New answers tagged

0

Ultimately, the question is in itself an answer. Why doesn't the EU blackmail Russian oligarchs? Because Russian oligarchs are mostly people who make lots of money at the expense of the well-being and interests of Russian people, politics and interests, then invest that money in EU countries which they like to visit during their vacations. Why would you want ...


2

I'm going to go out on a limb here and say no, not on home soil - unless you count joint press conferences with EU dignitaries. While Steve Melnikoff's answer shows that David Cameron did give a solo press conference accompanied by the EU flag, this was taken at the European Council headquarters in Brussels in 2010. The only examples I was able to find of ...


20

The answer to this question dates back to 2019. Theresa May's government rejected the current solution, a border in the Irish Sea, and instead proposed a "backstop" that would keep the entire UK aligned with EU rules until a better solution could be found. That proposal was soundly rejected by the UK Parliament, with both Tory and opposition MPs ...


4

Yes; May 26th - the date on which the Swiss Federal Council declined to sign the Institutional Framework Agreement (IFA) - was also the deadline for the renewal of the mutual recognition agreement (MRA) between the EU and Switzerland on medical devices. This came about due to the Medical Devices Regulation (EU) 2017/745 coming into full force on that date; ...


4

I think Ambassador Almeida was echoing Vice President Maroš Šefčovič in using the "upside down and inside out" soundbite - he used the same language in a press statement the day before (June 30th), where he unveiled a list of 'practical solutions' proposed to facilitate the implementation of the Protocol. Turning to the second part of our package: ...


36

The problem is the Brexit Trilemma. From Wikipedia: Following the Brexit referendum, the first May government decided that not only should the United Kingdom leave the European Union but also that it should leave the European Union Customs Union and the European Single Market. This meant that a customs and regulatory border would arise between the UK and ...


21

The argument appears to boil down to: the situation under the current Protocol is unsustainable, the British government feels that it would be entitled to invoke Article 16 of the Protocol, allowing it to unilaterally take action, but would prefer to proceed bilaterally with the EU to come to an agreement which both sides can be satisfied with. The ...


62

Brexit recreated/uncovered problems which the EU membership of Ireland and the UK had allowed to recede. If there are no hard borders, then people and goods can travel from the rest of the UK to Northern Ireland (NI), from there to the Republic of Ireland (RoI), and from there to the rest of the EU. The Brexiteers wanted to "take back control" of ...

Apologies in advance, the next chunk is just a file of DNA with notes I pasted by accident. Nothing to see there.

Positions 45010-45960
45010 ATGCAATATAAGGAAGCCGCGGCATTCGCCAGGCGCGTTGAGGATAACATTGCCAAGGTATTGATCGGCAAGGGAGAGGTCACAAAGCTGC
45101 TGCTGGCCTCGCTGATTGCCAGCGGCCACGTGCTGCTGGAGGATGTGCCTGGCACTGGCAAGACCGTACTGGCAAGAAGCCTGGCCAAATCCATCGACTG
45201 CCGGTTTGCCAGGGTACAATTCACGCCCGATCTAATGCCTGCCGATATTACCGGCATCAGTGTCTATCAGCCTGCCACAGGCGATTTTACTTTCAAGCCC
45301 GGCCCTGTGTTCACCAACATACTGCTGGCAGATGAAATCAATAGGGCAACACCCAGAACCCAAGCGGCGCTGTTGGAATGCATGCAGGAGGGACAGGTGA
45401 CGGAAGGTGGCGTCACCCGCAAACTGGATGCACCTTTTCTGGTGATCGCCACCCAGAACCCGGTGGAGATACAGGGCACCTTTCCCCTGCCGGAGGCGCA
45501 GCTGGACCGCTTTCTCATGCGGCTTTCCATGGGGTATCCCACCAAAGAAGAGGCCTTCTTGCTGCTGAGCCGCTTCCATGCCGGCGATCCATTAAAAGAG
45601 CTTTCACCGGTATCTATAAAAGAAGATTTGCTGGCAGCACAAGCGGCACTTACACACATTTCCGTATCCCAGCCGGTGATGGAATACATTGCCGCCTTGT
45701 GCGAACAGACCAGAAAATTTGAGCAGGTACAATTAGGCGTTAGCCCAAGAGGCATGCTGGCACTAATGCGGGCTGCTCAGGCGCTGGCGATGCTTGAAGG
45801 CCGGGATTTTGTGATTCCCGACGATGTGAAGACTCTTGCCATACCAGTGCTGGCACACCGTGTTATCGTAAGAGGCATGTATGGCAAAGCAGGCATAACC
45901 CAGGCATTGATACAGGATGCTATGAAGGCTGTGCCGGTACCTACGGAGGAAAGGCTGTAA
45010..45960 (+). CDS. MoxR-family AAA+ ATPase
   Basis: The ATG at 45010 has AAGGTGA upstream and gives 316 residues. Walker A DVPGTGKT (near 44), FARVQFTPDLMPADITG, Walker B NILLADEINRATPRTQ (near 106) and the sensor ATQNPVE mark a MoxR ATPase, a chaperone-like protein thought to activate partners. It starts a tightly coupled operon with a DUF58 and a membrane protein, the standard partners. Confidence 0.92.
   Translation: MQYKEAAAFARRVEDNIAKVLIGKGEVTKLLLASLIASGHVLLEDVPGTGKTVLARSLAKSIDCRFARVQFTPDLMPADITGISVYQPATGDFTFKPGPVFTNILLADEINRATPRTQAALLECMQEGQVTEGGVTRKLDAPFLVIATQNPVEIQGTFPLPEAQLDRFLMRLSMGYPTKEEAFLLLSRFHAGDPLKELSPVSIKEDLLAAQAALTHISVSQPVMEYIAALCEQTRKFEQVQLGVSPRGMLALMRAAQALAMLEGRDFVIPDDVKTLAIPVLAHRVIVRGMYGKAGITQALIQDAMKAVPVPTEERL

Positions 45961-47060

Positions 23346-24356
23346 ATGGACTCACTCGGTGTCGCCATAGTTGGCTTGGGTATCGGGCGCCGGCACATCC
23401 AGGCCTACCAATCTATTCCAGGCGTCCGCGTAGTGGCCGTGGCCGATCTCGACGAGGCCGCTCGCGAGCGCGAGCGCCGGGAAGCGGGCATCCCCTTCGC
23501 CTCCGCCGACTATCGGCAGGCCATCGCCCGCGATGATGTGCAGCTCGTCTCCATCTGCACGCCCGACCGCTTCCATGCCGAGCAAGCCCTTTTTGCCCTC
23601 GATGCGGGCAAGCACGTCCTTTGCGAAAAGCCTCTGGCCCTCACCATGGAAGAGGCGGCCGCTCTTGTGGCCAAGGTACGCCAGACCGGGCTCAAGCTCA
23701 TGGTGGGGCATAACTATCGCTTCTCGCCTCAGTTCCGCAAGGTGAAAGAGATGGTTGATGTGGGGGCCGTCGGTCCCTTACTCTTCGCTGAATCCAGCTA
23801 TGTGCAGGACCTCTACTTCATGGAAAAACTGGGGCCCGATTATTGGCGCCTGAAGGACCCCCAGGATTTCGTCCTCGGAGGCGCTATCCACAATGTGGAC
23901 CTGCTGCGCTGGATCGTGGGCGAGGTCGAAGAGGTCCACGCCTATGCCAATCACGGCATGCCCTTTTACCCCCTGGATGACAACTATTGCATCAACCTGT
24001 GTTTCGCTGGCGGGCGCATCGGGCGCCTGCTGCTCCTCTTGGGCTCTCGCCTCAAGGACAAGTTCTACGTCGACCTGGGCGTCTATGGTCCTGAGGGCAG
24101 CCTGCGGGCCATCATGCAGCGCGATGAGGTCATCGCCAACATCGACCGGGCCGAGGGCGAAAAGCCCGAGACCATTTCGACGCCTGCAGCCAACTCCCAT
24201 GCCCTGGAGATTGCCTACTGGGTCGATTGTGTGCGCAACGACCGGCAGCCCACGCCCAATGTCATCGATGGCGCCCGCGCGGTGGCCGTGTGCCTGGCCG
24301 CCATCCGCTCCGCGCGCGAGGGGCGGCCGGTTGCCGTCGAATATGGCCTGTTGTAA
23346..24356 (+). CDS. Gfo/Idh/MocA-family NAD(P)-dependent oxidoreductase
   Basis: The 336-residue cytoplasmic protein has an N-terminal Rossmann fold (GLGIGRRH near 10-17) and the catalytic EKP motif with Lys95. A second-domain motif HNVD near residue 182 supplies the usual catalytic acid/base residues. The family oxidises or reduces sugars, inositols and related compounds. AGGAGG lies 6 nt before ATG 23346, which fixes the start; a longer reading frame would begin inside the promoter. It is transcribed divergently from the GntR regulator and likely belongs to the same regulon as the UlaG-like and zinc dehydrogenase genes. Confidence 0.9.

2

Probably not the main reason, but pretty much important for Bulgaria: Bulgarian government has hard times retaining the people (i.e. workforce) in Bulgaria. People are lost to EU countries with better economy, better security, better education and better medical services. Schengen area membership can only make things worse in regard to retaining people. That'...


19

Nothing has changed since Why are Romania's and Bulgaria's reasons for postponing entering the Schengen area considered non-technical? The process is complete and both countries are deemed ready on a technical level, the Parliament and Commission are still making noise from time to time (the last time was a month ago) and the lack of action from the ...


10

The short answer is: because some of the other member states are blocking their full integration. Despite Bulgaria and Romania fulfilling the necessary criteria and repeated calls from the European Parliament to let them join, the Schengen area has not been expanded to these two countries yet as EU national governments must unanimously decide to allow new ...


4

Not leaving the U.K. carries no dead loss transition costs and hasn't had any catastrophic negative consequences so far. Inertia is powerful and you shouldn't fix what isn't seriously broken. Not leaving the U.K. avoids unnecessary political conflict over shared resources (from national football and Olympic stars, to offshore oil and gas rights, to national ...


5

One argument that has been made is that Scotland would lose some access to the UK market, which is a major one for its economy. There seems to be some truth in that, as we have seen that Northern Ireland, which is part of the EU's economic area with a border down the Irish Sea separating it from the rest of the UK, has not been able to retain unfettered ...


8

While the UK was still in the EU, an independent Scotland remaining in the EU would also enjoy unfettered access to the rump UK market through the EU single market framework. In that scenario, it would get the best of both worlds: access to the UK market and access to the rest of the EU single market (and increased autonomy/sovereignty on other matters). ...


-2

EU membership or not would be an argument hotly debated by the media, but far less important among the voters. People realised that the exit of the UK from the EU is more a formal than actual. The UK still has a lot of agreements binding it to the EU and the change for Scotland from the UK to the EU would have little economic impact.


1

...this or that US (internet) company... must adapt... since they tend to be too lax with regards to privacy protection according to EU regulations; while from the US perspective there is no problem. Why is this generally the case? Why do US citizens and companies tend to be less concerned about privacy with regards to their European counterparts? Is it due ...


Top 50 recent answers are included